Is Chicken Skin Fattening?

Anyone on a weight-loss plan has heard it ad nauseum: Boneless, skinless chicken breasts are best for a low-fat diet. Skinless chicken breasts are incredibly versatile, but they can still get boring. And if they're cooked improperly, they can be dry and tasteless. Fortunately, you may not have to give up chicken skin entirely to maintain a healthy diet.

A whole roast chicken with potatoes in a roasting pan. (Image: tesdei/iStock/Getty Images)

Fat Facts

There are several kinds of fats: monounsaturated, polyunsaturated, saturated and trans-fats. Unsaturated fats are the healthiest fats, according to the Harvard School of Public Health. Unsaturated fats lower levels of bad cholesterol, or low-density lipoproteins, in your blood and raise the high-density lipoproteins, or good cholesterol. Saturated fats raise your levels of LDLs, and trans-fats raise the level of LDLs while killing off HDLs.

Chicken Skin Facts

There is about a 50-calorie difference between skinless chicken and chicken with the skin on. Also, an April 2010 report by CNN pointed out that 55 percent of the fat in chicken skin is monounsaturated. So if you need some juicy flavor, it makes more sense to reach for homemade broiled skin-on chicken than the empty calories and trans-fats of chips or fast-food fried chicken.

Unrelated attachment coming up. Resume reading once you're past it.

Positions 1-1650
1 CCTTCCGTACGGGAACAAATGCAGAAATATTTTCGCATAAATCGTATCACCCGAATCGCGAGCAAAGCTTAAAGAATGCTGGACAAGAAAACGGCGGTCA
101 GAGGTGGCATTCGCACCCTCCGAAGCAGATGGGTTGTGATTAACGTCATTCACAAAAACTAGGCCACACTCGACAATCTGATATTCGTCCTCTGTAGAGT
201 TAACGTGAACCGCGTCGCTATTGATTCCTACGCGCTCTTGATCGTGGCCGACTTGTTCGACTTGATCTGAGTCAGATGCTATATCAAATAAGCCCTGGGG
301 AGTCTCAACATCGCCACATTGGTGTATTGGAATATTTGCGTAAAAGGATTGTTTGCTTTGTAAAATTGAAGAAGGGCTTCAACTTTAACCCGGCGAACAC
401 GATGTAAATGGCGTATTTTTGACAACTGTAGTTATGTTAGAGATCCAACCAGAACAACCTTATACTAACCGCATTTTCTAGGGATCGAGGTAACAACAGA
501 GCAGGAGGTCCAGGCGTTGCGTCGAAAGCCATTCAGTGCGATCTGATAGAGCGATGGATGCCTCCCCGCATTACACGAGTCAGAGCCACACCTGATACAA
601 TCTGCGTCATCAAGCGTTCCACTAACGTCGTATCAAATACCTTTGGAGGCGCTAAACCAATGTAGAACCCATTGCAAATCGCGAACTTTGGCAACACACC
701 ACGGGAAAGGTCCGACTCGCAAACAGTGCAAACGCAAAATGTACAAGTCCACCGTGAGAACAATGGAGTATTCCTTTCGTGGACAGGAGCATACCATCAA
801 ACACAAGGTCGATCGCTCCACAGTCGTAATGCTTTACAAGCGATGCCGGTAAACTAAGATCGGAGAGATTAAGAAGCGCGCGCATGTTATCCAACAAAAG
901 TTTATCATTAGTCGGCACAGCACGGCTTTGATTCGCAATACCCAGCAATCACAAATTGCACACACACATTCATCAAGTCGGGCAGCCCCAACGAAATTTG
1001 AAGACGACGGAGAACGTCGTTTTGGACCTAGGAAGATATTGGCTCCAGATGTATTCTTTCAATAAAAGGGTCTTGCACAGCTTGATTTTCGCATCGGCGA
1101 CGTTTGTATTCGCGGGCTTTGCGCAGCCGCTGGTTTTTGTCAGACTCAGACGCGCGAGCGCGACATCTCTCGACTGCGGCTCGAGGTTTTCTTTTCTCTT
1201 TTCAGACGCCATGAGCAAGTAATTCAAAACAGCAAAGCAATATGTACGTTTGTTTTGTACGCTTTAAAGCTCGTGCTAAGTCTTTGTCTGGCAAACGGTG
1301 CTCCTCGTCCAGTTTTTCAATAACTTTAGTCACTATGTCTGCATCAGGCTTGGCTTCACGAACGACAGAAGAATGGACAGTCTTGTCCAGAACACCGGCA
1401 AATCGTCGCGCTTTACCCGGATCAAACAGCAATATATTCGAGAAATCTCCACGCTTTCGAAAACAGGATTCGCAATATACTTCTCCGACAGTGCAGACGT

Cooking chicken with the skin on helps keep the meat itself from absorbing oil, as long as the chicken is cooked at 350 degrees or higher. The heat draws moisture from inside the meat to the skin, where it forms a crust. This crust keeps the oil from seeping into the skin and the meat. Draining the chicken on paper towels when it's done can help to remove any extra oil from the skin. Occasionally eating chicken with the skin on may feel like a guilty pleasure, allowing you to keep your low-fat diet on track the rest of the time.


The fact that chicken skin is not quite as unhealthy as it was believed to be does not give you license to eat skin-on fried chicken every day. The extra calories in chicken can add up quickly. Also, the breading on fried chicken soaks up more oil than the skin itself does, and because it is made of refined flour, it will cause the same insulin response that all starchy foods cause. Chicken skin, like any other food, is only as fattening as you let it be.

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